Just because he has solar panels on the roof of his house and an electric car in his garage, retired Army Sgt. 1st Class Charles "Chip" Monk doesn't want you to think he is a "tree hugger."
It's all about efficiency, he says. And thrift.
Monk, 67, gets a charge (pardon the pun) out of creating electric power from the sun, which he sells back to TVA at the rate of about $4 a day. On a year-round basis, that pretty much covers his electric bill.
Sometimes he even runs a surplus. At the moment, TVA owes him $139.45, he says. Every day, Monk reads a meter that counts the kilowatt hours produced by his rooftop solar panels and records the numbers in a spreadsheet.
"I haven't had an EPB bill for four years," says Monk, who heats his 2,600-square-foot home with a gas furnace.
And because his Tesla Model S sedan runs on electricity, he also hasn't spent any money for gasoline on his personal car in years.
In a couple of weeks, Monk's wife, Sandy, will swap her gas-powered Nissan sedan for a new Tesla Model 3, perhaps the first sedan of its kind to be delivered in Chattanooga.
The Monks will be able to recharge each of their Teslas in their home garage in about four hours. Tesla superchargers they can use for free are located at the Chattanooga Metropolitan Airport, 4 miles from their East Brainerd house.
It doesn't take much imagination to see the future in the Monk household.
Today, the price of entry to the energy self-sufficiency club is a bit prohibitive. Chip Monk says the solar panels installed on his house cost about $20,000. He figures the panels will pay for themselves in about seven years (from purchase), although the industry standard is about eight to 11 years.
The Teslas are pricey, too. A Tesla Model S starts at $68,000, and a smaller Model 3 starts at about $35,000. Common upgrades can push those prices up by tens of thousands of dollars. Electric cars such as the Chevy Bolt and Nissan Leaf are available for more modest sums.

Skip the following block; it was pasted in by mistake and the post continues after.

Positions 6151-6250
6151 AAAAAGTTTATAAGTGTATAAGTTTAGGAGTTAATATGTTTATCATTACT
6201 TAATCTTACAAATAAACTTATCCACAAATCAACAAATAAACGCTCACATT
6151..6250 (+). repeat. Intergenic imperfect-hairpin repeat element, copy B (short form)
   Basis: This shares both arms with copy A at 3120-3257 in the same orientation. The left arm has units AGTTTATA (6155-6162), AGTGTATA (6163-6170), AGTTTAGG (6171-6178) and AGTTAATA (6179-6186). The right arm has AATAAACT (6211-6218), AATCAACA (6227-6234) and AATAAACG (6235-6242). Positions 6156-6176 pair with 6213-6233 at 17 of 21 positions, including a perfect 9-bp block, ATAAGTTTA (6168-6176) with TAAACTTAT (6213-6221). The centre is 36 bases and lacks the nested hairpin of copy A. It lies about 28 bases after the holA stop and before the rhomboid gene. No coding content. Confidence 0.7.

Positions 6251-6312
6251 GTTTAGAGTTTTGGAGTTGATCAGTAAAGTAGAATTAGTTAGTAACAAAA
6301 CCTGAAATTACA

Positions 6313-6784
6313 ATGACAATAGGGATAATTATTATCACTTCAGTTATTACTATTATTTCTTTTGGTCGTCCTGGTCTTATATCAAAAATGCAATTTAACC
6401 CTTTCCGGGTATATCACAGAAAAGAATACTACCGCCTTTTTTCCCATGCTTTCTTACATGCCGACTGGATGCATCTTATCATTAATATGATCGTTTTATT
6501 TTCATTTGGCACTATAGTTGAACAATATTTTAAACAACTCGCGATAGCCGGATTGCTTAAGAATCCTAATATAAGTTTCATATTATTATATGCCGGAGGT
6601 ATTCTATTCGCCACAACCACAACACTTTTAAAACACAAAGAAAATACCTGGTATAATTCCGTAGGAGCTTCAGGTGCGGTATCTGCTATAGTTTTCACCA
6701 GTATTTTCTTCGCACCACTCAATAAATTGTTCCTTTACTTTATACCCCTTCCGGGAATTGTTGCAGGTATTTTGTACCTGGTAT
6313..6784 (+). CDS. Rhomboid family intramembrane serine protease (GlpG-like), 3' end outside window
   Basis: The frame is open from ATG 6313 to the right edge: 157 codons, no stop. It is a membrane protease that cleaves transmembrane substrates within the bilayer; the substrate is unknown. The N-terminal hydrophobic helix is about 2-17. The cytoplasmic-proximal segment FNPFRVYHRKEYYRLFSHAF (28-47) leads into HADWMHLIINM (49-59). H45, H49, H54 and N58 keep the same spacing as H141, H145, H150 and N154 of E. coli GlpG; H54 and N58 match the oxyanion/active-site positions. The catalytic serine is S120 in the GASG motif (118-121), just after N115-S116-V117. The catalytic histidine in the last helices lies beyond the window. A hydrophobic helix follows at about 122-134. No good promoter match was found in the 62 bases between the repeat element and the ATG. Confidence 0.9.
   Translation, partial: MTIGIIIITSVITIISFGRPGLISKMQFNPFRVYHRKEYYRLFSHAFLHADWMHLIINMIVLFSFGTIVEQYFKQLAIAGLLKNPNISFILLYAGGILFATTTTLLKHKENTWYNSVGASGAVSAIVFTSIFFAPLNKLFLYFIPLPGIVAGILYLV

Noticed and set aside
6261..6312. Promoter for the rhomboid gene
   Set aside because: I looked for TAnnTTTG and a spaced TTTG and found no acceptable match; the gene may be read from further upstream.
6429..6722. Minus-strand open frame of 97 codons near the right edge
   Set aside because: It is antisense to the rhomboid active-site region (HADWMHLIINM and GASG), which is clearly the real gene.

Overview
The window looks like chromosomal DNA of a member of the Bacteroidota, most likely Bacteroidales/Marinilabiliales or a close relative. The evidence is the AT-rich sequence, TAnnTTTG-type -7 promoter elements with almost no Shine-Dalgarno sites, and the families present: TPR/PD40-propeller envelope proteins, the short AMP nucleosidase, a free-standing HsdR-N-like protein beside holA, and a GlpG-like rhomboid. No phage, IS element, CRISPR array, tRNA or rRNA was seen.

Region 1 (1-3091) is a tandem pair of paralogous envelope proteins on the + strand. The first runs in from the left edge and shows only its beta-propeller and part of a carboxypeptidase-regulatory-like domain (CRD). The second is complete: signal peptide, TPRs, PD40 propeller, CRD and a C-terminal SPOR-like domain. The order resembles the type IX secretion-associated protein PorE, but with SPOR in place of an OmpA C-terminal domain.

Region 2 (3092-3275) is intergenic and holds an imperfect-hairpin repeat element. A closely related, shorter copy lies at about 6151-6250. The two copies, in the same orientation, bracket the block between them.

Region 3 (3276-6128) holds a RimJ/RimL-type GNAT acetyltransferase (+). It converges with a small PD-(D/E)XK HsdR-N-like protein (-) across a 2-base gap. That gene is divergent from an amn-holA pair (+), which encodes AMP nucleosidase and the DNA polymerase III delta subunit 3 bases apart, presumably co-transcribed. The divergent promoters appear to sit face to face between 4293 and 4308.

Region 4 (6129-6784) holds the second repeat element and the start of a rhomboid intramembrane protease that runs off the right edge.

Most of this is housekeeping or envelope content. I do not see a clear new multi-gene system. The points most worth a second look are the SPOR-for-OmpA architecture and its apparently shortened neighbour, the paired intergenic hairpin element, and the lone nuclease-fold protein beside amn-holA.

TVA's Green Power Providers Program allows homeowners and small businesses with solar panels to sign a 20-year contract to sell power to the utility for a few cents per kilowatt-hour.
When solar panels and electric cars become more affordable, it might be a no-brainer to equip most new homes with solar arrays.
Anthony Roden, owner of Tennessee Solar Solutions here, says his company has grown from one employee to 28 in the past decade. Today, some spec homes in Chattanooga are being built with solar panels already installed, he said.
The object, Roden said, is to reach "grid parity" — the point at which homeowners no longer have an electric bill. He said a 30 percent federal tax credit also makes solar equipment more cost effective. For example, the tax credit would lower the net cost of a $20,000 solar array to about $14,000, he said.
For his part, Monk said he wanted a solar-powered home for about 30 years before realizing his dream five years ago.
He said several variables go into determining how efficient a home solar system will be. For example, he discovered that his East Brainerd home has a South-facing orientation and a roof pitch that's optimal for solar panels.
Monk said he has had no maintenance costs on his 30 solar panels. The instructions call for cleaning off the pollen once a year, but he hasn't bothered.
Roden says the people sometimes wrongly assume that solar panels are too expensive.
"If you can afford a power bill, you can afford a solar array," he said.
And that's what they call a game changer.
Contact Mark Kennedy at mkennedy@timesfree press.com or 423-757-6645.